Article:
Posts Tagged ‘topological space’

Why does Compactness ensure a Bijective Map is a Homeomorphism?

December 11, 2013 5 comments

The motivation for this exposition is threefold:

  • It helps illustrate the mantra that intuition is as equally important as algebraic manipulation.
  • It relates to a fundamental concept in mathematics, namely morphisms (from category theory).
  • It helps explain why compact spaces and Hausdorff spaces are important.

The following facts are readily found in textbooks; the tenet of this exposition is that it is impossible, without further thought, to appreciate any of these facts.

A topological space is compact if every open cover has a finite subcover.

A topological space is Hausdorff if every two points can be separated by neighbourhoods.

A map (i.e., a continuous function) f \colon X \rightarrow Y between topological spaces X and Y is a homeomorphism if it is bijective and its inverse f^{-1} is continuous.

If X is compact and Y is Hausdorff then a bijective map f \colon X \rightarrow Y is automatically a homeomorphism.


  • How can a bijective map not be a homeomorphism?
  • How can compactness possibly have any relevance to whether a map is a homeomorphism?
  • Why the Hausdorff assumption on Y?
  • How does this relate to “morphisms”, as mentioned at the start of this exposition?

Before addressing these questions, a standard proof of the above result is given, the purpose being to emphasise that the proof, on its own, does not directly answer any of these questions. Memorising the proof is essentially worthless. (Important are being able to derive the proof from scratch and being able to understand why the result should indeed be true.)

Showing f^{-1} is continuous means showing the preimage of every open set is open, or equivalently, showing the preimage of every closed set is closed. Since f is bijective, the preimage under f^{-1} of a set A is simply f(A). Hence it suffices to prove that f is closed (the image of every closed set is closed). Let A \subset X be closed. Since X is compact, A must be compact. The image of a compact set under a continuous function is itself compact, that is, f(A) is compact. A compact subset of a Hausdorff space must be closed, that is, f(A) is a closed subset of Y, proving f is closed and therefore that f^{-1} is continuous, as required.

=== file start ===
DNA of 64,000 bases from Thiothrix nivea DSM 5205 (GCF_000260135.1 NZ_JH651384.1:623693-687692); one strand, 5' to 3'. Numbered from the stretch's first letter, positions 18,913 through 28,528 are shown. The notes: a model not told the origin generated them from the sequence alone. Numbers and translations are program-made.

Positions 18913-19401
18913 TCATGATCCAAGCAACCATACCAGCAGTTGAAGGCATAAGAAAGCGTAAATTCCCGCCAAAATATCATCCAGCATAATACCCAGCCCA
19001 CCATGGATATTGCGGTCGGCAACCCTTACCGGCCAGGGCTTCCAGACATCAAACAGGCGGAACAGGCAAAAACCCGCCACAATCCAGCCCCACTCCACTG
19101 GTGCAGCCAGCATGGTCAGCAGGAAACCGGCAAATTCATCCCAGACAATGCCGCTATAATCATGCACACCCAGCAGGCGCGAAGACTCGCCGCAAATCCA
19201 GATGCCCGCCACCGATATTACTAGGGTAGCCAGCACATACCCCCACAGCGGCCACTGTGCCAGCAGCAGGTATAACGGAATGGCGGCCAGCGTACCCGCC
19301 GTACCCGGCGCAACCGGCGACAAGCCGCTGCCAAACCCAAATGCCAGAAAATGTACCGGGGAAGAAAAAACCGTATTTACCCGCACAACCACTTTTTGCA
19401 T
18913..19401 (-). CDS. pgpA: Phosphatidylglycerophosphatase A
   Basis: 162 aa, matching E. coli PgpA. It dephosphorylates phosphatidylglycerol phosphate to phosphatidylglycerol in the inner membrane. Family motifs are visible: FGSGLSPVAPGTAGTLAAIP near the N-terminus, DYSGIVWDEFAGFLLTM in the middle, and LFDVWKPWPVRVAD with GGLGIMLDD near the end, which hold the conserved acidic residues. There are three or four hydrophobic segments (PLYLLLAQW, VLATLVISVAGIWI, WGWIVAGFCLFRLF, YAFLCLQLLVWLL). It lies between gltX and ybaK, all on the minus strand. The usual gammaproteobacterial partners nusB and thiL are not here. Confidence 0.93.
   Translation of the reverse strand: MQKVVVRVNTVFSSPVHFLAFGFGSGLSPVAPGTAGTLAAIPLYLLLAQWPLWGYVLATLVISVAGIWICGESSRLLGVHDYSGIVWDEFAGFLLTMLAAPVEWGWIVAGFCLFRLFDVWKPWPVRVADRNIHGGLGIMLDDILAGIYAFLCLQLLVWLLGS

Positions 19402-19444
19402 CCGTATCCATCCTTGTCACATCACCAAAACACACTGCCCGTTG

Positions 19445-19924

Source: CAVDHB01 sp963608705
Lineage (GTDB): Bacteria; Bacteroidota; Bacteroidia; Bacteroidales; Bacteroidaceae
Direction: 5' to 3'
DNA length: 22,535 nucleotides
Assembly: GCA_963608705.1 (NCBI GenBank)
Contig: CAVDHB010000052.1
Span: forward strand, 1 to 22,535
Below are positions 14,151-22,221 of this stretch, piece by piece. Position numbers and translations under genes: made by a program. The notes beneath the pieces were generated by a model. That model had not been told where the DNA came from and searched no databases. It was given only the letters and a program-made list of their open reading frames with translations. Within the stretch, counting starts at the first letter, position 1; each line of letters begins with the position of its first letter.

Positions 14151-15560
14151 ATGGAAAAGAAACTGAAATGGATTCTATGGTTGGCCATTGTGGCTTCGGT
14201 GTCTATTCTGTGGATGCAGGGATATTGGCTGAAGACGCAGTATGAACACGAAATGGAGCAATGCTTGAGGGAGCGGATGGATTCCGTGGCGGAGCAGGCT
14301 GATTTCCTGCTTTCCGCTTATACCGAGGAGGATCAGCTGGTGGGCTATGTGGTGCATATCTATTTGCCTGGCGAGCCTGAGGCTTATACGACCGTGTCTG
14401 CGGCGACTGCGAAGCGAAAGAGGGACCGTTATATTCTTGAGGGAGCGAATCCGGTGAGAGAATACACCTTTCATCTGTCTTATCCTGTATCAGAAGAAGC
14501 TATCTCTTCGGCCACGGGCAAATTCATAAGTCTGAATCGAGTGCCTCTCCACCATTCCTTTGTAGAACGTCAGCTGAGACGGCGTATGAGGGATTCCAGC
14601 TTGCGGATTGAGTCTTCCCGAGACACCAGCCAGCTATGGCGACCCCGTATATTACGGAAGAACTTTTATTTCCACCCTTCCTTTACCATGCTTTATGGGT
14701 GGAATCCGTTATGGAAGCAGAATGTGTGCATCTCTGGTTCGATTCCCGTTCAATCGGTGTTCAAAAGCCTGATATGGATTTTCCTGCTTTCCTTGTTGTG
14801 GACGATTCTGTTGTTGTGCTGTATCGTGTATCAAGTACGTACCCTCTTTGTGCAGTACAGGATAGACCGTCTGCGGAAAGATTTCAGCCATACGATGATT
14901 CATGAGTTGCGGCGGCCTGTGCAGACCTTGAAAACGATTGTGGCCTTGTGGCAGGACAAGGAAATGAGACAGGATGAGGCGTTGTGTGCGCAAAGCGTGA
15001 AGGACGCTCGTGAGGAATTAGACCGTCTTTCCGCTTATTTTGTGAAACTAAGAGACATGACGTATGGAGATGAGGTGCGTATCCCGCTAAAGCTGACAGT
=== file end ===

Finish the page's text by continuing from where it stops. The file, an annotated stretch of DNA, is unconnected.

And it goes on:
While basing topology on open sets works very well from the perspective of being able to give concise proofs such as the one above, it is perhaps the worst way of introducing topology. It is noteworthy that when topology was being developed, it took decades for the importance of “open sets” to be recognised.

Let’s start from scratch and try to understand things intuitively. One approach (but certainly not the only approach) to understanding a topological space is understanding what converges to what. In special cases, such as when the topology comes from a metric, it suffices to consider sequences (the curious reader may wish to read about sequential spaces). In general, nets must be considered instead of sequences, nevertheless, for the purposes of answering the questions above, it suffices to restrict attention to sequences. (It is often enough to understand intuitively why a result is true in special cases, leaving the proof to justify the result in full generality.)

Why a Bijective Map need not be a Homeomorphism

By restricting attention to sequences (and therefore to nice topological spaces), the definition of continuity becomes: f is continuous if, whenever x_n \rightarrow x, it holds that f(x_n) \rightarrow f(x). Therefore, a bijective map f is a homeomorphism if and only if f(x_n) \rightarrow f(y) implies x_n \rightarrow y.

Whereas bijectivity just tests whether distinct points are mapped to distinct points, being a homeomorphism means nearby points must be mapped to nearby points, in both directions, from X to Y and from Y to X. (That is, a homeomorphism preserves the topology.)

This suggests the following example. Let X be the interval [0,2\pi) \subset \mathbb{R} and let Y be the unit circle Y = \{ (x_1,x_2) \in \mathbb{R}^2 \mid x_1^2 + x_2^2 = 1\}. Let f\colon X \rightarrow Y be the function sending \theta \in [0,2\pi) to (\cos\theta,\sin\theta). Then f is continuous because it sends nearby points in X to nearby points in Y. But f^{-1} is not continuous because the point (1,0) \in Y is sent to the point 0 \in X but a point just below (1,0) \in Y, say (\cos\theta,\sin\theta) for \theta just less than 2\pi, is sent to a point far away from 0 \in X. (The reader should pause to understand this fully; drawing a picture may help.)